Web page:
Its not just the panelling but also other areas of the stations that also need cleaning such as the stainless steel panelling, the artistic glass walls and the escalators with their glass uplights, and its a major job in fact to keep the Elizabeth line’s vaunted, pristine, futuristic appearance intact. Several of the escalator shafts are really large and there’s all sorts of other material besides GFRC – such as stainless steel. The fact much of it is out of easy reach means the cleaning staff simply haven’t any due means of tackling every problematic corner of the stations.

LUL found upon testing the GFRC panelling shadow marked badly. Twitter/X.

The tweet shown earlier from Mike Ashworth is important (he was on the London Underground team for years as its Design & Heritage manager – and I can assure you he really knows his stuff for he has a wealth of valuable experience in terms of design types and the suitability of materials.) He demonstrates there simply was not sufficient real world testing when it came to analysing the GFRC that was to be used on the Elizabeth line. As Mike describes, the GFRC was shown to scuff ever so easily and marks just could not be removed. In the comments that follows one person described the Elizabeth line’s GFRC panelling debacle as ‘management incompetence.’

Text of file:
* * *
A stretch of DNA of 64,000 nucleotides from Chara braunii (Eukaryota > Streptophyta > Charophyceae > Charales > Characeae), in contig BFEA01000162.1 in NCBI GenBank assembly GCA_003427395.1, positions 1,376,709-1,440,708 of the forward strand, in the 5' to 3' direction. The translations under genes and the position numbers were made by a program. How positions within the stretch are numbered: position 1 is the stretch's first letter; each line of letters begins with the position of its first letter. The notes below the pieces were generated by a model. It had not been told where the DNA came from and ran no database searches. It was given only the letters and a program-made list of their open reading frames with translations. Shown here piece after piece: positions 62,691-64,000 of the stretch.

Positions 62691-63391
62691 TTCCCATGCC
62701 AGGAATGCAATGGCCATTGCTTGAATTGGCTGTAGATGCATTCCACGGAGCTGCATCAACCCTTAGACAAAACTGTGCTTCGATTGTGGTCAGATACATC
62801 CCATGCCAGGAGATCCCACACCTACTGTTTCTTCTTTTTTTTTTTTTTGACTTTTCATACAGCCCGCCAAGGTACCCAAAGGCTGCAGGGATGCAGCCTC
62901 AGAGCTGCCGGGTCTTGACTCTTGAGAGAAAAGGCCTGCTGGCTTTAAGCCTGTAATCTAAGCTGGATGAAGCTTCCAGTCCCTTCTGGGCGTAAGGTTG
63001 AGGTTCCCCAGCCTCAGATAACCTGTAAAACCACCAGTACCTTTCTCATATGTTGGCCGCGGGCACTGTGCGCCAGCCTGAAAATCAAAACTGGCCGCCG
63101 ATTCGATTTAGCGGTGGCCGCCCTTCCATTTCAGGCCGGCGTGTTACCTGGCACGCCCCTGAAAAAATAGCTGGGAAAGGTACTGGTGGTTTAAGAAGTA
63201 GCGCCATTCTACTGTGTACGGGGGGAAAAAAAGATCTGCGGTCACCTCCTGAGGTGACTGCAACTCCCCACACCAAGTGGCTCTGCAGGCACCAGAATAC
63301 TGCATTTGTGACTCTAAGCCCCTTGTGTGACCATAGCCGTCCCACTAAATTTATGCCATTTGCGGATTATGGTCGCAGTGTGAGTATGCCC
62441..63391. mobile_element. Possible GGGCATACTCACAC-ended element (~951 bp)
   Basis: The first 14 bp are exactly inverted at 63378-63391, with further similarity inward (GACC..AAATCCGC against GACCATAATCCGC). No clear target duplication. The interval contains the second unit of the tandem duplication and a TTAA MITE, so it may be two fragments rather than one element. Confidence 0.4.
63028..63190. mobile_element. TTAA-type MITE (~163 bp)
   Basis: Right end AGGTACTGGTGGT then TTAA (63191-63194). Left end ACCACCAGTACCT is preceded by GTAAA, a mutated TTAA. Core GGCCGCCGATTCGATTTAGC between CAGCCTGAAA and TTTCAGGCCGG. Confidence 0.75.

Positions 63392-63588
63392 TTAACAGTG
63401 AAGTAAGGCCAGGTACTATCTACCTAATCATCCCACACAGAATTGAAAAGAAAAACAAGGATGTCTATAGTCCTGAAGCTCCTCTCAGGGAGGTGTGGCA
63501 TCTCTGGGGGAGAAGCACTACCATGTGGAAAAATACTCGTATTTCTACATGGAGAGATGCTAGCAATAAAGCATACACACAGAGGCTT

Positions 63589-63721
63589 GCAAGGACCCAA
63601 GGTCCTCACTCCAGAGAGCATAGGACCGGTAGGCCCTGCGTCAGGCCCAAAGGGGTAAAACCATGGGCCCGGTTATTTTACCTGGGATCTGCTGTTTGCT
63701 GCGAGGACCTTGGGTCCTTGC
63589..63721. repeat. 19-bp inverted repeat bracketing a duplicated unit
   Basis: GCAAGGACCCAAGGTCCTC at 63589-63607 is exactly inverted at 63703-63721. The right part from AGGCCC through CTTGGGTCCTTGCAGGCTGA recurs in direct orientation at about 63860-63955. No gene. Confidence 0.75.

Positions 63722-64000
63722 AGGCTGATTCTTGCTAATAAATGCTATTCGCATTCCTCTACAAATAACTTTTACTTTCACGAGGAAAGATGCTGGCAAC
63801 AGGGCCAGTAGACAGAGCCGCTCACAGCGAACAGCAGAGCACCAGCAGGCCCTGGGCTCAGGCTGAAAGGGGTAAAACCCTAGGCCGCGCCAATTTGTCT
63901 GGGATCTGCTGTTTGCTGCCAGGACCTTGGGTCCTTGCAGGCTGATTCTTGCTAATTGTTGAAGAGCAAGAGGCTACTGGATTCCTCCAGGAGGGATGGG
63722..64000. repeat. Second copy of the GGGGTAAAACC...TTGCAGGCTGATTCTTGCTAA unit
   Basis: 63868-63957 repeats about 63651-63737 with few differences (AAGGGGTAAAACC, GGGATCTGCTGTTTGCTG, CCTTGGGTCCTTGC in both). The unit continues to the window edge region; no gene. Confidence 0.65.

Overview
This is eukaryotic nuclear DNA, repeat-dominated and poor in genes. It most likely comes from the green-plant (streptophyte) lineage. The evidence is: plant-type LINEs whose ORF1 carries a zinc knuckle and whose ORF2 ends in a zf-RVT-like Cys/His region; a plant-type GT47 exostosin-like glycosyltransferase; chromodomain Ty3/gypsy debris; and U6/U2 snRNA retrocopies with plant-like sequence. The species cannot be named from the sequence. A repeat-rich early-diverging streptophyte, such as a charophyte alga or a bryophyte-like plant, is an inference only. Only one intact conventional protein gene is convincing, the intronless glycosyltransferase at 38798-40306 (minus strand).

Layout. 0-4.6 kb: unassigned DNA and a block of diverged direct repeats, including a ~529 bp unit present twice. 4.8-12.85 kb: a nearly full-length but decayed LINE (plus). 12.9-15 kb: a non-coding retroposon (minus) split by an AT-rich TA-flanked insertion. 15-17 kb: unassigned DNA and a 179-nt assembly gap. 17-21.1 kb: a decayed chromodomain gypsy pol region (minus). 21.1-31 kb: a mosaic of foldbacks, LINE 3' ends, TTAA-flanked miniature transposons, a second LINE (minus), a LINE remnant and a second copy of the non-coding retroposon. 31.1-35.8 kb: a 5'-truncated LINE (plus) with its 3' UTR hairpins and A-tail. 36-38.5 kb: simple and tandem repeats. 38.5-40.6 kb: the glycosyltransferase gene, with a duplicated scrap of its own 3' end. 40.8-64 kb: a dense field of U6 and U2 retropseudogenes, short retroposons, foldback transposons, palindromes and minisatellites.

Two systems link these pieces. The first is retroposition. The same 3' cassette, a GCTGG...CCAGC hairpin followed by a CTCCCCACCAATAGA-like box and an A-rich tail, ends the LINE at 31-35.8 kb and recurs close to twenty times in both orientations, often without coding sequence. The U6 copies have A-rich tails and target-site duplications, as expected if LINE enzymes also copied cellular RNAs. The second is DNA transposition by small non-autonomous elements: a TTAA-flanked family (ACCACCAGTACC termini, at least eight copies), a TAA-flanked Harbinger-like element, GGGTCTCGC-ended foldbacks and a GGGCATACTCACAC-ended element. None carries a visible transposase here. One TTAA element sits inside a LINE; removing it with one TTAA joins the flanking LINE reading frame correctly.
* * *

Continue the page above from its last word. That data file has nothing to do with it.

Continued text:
Take for example the following message which illustrates what could easily have been a result of that ‘management incompetence.’ (I wrote about this at length here.)

The Elizabeth line’s Blast shadows

Its the same with those seats – the ‘blast shadows’ as Gareth Dennis puts it. I had never thought of it like that before but have noticed others have used that term too so that is what I understand it must be. In retrospect its very much like the after shadow when an atomic blast occurs, or some science fiction movie where people or monsters are exterminated and this leaves a blast shadow on the floors or the walls. Those blast shadows are of course nigh on impossible to get rid of.

When these GFRC panels were first installed and the benches then fixed up against these walls, these ‘blast shadows’ began to show. That’s going right back a number of years but indeed in the early days of installation its evident that workers regularly used these benches and the early, slight outlines, of those blast shadows began to appear. Evidently this does inform anyone that the GFRC panelling had not been treated with specialist coatings.

Those ‘blast shadows’ constitute the sweat from the construction workers and people who visited the stations during those abortive open days in 2018. Its oils from countless passengers’ hair and pigments/stains from clothes. Examples of these blast shadowed benches can be seen in this video filmed before the Elizabeth line opened. You Tube.